By: Lance T. Denha, Esq.
In an effort to stem losses from foreclosures, Fannie Mae and Freddie Mac recently announced policy changes regarding short sales. A short sale allows a homeowner to sell their home for an amount less than the value of the existing mortgage. While Fannie Mae and Freddie Mac incur losses in a short sale, these losses are significantly lower than the costs of foreclosure. As a result, the short sale is quickly becoming a preferred foreclosure alternative for both Fannie Mae and Freddie Mac.
Bank of America recently provided the following key changes for all parties involved in a short sale. These changes apply to all Fannie Mae and Freddie Mac short sales, regardless of whether an offer is made.
Title Transfer requirement change:
o The buyer is prohibited from selling the property for any sales price for a period of 30 days from the date of the deed. This means that any time a homeowner acquires property through a deed that is recorded, the buyer cannot turn around and flip/sell the property immediately thereafter within the 30 day period of acquisition.
o After a 30 day period, and until 90 days from the date of the deed, the buyer is further prohibited from selling the property for a sales price greater than 120% of the short sale price. This essentially prevents investors from eying a deal that may not have been properly assessed at the current value at the time of acquiring and turning around and making a profit greater than 120%.
Below is an example on how to calculate the 120%:
o Purchase Price is $100,000.00
o 120% of the purchase price would be $100,000.00 X 1.2 = $120,000.00.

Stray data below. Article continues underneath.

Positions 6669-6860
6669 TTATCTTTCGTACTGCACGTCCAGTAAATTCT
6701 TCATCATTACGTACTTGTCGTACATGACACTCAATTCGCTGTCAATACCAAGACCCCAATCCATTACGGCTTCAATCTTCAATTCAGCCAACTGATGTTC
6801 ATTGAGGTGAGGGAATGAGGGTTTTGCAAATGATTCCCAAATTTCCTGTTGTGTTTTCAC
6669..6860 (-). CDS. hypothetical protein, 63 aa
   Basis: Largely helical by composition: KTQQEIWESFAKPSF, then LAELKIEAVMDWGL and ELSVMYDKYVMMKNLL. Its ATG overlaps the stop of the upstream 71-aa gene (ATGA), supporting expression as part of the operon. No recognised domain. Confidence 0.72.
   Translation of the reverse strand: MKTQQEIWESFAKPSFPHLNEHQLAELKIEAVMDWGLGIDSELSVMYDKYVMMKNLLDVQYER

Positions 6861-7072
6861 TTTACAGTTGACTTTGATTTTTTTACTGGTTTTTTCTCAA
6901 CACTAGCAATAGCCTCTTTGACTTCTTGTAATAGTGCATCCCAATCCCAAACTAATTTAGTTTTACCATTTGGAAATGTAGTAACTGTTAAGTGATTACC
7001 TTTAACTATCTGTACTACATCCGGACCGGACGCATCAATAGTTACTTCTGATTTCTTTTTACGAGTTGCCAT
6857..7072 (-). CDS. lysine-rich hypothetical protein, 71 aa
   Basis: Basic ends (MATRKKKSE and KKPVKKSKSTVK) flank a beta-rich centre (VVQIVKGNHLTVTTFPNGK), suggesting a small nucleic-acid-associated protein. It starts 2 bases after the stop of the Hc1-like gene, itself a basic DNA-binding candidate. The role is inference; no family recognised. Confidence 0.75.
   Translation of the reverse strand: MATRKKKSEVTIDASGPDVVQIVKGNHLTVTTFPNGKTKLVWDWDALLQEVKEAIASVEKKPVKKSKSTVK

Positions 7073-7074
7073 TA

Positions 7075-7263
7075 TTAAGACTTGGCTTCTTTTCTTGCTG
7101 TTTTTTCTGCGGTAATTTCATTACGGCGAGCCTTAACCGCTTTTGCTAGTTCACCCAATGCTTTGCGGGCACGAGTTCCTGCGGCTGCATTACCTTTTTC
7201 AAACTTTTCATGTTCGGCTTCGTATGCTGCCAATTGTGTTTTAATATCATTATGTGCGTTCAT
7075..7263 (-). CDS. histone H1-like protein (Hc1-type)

o The borrower may be entitled to an incentive payment of $3,000 from Fannie Mae/Freddie Mac to assist with relocation expenses following successful completion of a short sale unless circumstances dictate borrower being required to contribute to the short sale as the bank determines they need to recoup some money from the deficiency balance, certain government relocation assistance programs prohibit further relocation assistance incentives to borrower or, the lender/servicer has knowledge that the borrower is currently receiving relocation assistance from an outside third party.
If the borrower receives relocation assistance from a source other than Fannie Mae / Freddie Mac or the Servicer, the difference in the relocation assistance amount up to the $3,000 incentive maximum may be provided. If the borrower will receive relocation assistance from a source other than Fannie Mae / Freddie Mac or the Servicer and the amount is equal to or greater than $3,000, no relocation incentive will be provided.
In addition to this change, Fannie Mae and Freddie Mac previously announced they will allow short sales for underwater borrowers who have never missed a mortgage payment. Fannie and Freddie previously had allowed only homeowners who had missed payments to qualify for a short sale. The new rules, which took effect November 1, 2012, will allow eligible homeowners to show a hardship to qualify for a short sale. Hardships may include unemployment or death of a spouse.
If you are one considering short sale options, please take the time to understand these changes and consult with a real estate professional moving forward as this process, while becoming streamlined, still can remain a frustrating process due to timelines constraints as well as documents gathering and preparation.